Dances and Weekend Celebrations
Local fraternities, sororities, and clubs of all types gave smaller and less formal dances. Dinner parties, open houses, and intimate, private parties were everywhere. Most of the events were in honor of V.P.I. and V.M.I. cadets, and open invitations were usually extended to cadets in uniform. Downtown streets and hotel lobbies were thronged with animated people, and celebrations went on into the early hours, although the cadets of both colleges were assembled at midnight to meet their special trains for home. Crowds of girls, alumni, and well-wishers were on hand at the station for stirring good-byes as the trains pulled out of the terminal, one headed for Blacksburg and the other for Lexington. Some cadets would try to sleep during the short trip back to Blacksburg, usually with little success, for excitement continued to run high. On arrival at Huckleberry Station about two o'clock in the morning, the cadets marched to the barracks for a few hours of sleep before Reveille.
It was classes as usual on Friday and Saturday morning, although little academic enthusiasm was demonstrated in the recitation halls. When the buses with the football players arrived back in Blacksburg, on Friday, the Corps of Cadets met them on South Main Street at the town limits, and with a strutting cadet band in the lead, the cadets escorted the gridmen across town to the barracks. The "pride of V.P.I." was, indeed, greeted "with a glad returning."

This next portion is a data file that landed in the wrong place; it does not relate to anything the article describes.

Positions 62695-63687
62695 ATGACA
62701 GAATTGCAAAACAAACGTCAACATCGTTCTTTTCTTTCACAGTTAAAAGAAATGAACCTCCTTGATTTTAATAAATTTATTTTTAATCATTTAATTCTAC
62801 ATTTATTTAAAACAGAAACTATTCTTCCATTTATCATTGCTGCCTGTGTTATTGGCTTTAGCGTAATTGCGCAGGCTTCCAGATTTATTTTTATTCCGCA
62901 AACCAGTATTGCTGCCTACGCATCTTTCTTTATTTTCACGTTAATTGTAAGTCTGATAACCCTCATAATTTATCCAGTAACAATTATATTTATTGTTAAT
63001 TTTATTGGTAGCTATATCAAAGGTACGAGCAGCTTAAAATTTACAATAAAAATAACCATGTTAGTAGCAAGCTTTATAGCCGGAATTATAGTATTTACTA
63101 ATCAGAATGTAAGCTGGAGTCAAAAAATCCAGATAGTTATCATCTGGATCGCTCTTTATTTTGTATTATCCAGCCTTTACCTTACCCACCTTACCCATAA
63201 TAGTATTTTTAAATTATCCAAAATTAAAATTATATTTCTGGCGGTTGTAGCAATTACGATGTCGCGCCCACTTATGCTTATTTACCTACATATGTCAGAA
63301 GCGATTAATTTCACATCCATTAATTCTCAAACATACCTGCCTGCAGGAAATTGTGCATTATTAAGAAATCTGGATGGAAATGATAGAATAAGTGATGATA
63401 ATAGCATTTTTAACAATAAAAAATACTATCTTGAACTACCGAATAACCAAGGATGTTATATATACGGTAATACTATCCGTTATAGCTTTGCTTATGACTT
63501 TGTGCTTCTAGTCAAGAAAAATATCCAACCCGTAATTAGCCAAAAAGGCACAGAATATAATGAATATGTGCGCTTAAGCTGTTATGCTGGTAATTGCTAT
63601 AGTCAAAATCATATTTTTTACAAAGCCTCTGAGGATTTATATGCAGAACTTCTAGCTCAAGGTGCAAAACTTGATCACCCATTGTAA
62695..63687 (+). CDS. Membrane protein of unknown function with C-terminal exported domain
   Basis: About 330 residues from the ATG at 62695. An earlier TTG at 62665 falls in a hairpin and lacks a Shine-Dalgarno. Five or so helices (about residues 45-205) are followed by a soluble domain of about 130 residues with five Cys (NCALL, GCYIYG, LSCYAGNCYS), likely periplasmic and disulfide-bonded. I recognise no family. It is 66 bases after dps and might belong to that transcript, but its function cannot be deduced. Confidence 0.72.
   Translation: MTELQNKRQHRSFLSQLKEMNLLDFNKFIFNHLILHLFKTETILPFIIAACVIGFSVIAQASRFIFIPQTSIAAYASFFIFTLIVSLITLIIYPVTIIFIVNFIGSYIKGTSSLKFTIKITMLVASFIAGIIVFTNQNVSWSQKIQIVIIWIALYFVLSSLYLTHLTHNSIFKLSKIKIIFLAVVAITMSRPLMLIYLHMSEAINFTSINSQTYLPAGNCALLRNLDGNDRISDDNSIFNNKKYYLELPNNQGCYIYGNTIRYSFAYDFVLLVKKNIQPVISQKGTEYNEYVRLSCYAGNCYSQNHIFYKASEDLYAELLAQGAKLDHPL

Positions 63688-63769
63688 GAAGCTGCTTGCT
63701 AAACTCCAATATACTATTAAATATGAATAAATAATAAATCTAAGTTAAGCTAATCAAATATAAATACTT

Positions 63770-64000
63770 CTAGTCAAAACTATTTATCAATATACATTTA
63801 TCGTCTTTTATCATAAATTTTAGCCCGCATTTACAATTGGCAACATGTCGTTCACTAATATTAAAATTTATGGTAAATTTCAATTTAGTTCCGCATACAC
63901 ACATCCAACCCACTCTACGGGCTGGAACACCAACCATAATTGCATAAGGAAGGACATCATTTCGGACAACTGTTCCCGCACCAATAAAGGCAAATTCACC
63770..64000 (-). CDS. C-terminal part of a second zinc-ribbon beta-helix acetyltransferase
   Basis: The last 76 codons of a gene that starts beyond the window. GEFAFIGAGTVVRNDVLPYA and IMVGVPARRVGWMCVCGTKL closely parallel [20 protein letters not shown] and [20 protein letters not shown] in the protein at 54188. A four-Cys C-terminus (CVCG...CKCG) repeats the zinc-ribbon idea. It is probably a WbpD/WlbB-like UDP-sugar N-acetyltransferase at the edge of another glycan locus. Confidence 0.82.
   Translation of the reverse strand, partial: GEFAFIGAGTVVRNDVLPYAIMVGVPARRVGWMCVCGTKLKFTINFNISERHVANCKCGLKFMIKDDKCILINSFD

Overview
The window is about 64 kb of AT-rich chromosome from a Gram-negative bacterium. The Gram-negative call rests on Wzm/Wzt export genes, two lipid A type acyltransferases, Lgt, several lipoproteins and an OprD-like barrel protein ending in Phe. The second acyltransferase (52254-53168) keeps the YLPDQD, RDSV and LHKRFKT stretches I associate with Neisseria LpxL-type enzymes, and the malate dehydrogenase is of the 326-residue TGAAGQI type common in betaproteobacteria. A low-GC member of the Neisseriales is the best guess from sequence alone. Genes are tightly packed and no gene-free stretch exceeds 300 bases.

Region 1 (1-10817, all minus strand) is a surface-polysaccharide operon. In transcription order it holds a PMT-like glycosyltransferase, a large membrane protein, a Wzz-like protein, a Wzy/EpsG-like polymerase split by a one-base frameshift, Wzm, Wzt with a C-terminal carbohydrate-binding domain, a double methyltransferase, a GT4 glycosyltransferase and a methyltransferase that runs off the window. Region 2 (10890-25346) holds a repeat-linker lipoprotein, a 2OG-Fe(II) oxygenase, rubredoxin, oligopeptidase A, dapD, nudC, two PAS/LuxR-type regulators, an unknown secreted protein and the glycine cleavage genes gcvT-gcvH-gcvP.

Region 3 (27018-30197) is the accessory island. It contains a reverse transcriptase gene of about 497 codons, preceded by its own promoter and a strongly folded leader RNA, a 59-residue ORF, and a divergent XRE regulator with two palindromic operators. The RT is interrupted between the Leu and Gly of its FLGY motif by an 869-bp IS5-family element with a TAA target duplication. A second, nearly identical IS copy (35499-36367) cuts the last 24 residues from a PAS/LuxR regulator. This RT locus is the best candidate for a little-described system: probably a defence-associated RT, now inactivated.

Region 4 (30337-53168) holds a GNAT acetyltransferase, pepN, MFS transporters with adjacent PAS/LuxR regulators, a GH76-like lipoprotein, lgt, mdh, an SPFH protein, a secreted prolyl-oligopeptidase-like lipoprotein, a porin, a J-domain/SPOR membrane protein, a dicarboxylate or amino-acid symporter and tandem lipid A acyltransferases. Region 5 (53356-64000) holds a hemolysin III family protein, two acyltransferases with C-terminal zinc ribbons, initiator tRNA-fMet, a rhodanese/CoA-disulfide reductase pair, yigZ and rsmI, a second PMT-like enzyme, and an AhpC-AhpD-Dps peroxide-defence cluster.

All during Friday, the ongoing parties in Roanoke adjourned to Blacksburg. By dance time Friday evening, there was an expansive mood for the sets of formal dances hosted by the German Club and the Cotillion Club. Retreat that afternoon was heavily attended by spectators.
If a cadet's young lady arrived by train, she was met at the Christiansburg Station (Cambria) and escorted by taxi to her quarters in Blacksburg. Usually they were in a professor's home or other approved housing. If the young lady arrived in her family car, she performed the chauffeuring during her stay, for cadets were not permitted to drive automobiles within the Blacksburg area.
The five annual sets of formal dances at V.P.I. (Opening, Thanksgiving, Mid-Winter, Easter, and Finals) had national reputations for excellence, and bids to attend them were eagerly sought. It was thought improper for the young man to assume the cost of the young lady's lodging. If any charges were encountered, however, he was expected to take her out for dining. It was customary for male attendents to present their ladies with corsages to wear at the dances, taking care that the flowers be appropriate with the ensemble for the evening.